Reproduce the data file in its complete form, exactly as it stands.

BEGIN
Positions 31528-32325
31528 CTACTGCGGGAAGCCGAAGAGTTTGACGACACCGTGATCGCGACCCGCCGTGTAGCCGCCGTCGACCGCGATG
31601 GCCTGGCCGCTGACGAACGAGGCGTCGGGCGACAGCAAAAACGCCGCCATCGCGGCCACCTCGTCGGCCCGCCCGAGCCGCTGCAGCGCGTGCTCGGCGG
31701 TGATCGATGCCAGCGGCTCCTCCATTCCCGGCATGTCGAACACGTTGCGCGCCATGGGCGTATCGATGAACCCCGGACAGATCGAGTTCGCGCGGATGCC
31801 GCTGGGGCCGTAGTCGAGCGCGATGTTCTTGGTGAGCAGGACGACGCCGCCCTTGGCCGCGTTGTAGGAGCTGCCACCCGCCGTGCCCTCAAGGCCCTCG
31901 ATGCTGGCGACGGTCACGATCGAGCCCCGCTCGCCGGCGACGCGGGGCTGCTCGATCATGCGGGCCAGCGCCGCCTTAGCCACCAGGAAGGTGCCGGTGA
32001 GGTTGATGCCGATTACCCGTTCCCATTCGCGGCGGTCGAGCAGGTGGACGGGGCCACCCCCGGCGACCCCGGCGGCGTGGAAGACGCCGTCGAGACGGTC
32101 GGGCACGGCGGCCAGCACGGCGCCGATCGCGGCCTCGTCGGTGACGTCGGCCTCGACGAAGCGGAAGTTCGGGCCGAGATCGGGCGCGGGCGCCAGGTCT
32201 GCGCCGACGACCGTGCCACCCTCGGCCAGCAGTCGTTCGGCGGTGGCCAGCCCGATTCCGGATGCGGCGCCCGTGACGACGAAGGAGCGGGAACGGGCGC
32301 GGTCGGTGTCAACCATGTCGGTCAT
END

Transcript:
Positions 31528-32325
31528 CTACTGCGGGAAGCCGAAGAGTTTGACGACACCGTGATCGCGACCCGCCGTGTAGCCGCCGTCGACCGCGATG
31601 GCCTGGCCGCTGACGAACGAGGCGTCGGGCGACAGCAAAAACGCCGCCATCGCGGCCACCTCGTCGGCCCGCCCGAGCCGCTGCAGCGCGTGCTCGGCGG
31701 TGATCGATGCCAGCGGCTCCTCCATTCCCGGCATGTCGAACACGTTGCGCGCCATGGGCGTATCGATGAACCCCGGACAGATCGAGTTCGCGCGGATGCC
31801 GCTGGGGCCGTAGTCGAGCGCGATGTTCTTGGTGAGCAGGACGACGCCGCCCTTGGCCGCGTTGTAGGAGCTGCCACCCGCCGTGCCCTCAAGGCCCTCG
31901 ATGCTGGCGACGGTCACGATCGAGCCCCGCTCGCCGGCGACGCGGGGCTGCTCGATCATGCGGGCCAGCGCCGCCTTAGCCACCAGGAAGGTGCCGGTGA
32001 GGTTGATGCCGATTACCCGTTCCCATTCGCGGCGGTCGAGCAGGTGGACGGGGCCACCCCCGGCGACCCCGGCGGCGTGGAAGACGCCGTCGAGACGGTC
32101 GGGCACGGCGGCCAGCACGGCGCCGATCGCGGCCTCGTCGGTGACGTCGGCCTCGACGAAGCGGAAGTTCGGGCCGAGATCGGGCGCGGGCGCCAGGTCT
32201 GCGCCGACGACCGTGCCACCCTCGGCCAGCAGTCGTTCGGCGGTGGCCAGCCCGATTCCGGATGCGGCGCCCGTGACGACGAAGGAGCGGGAACGGGCGC
32301 GGTCGGTGTCAACCATGTCGGTCAT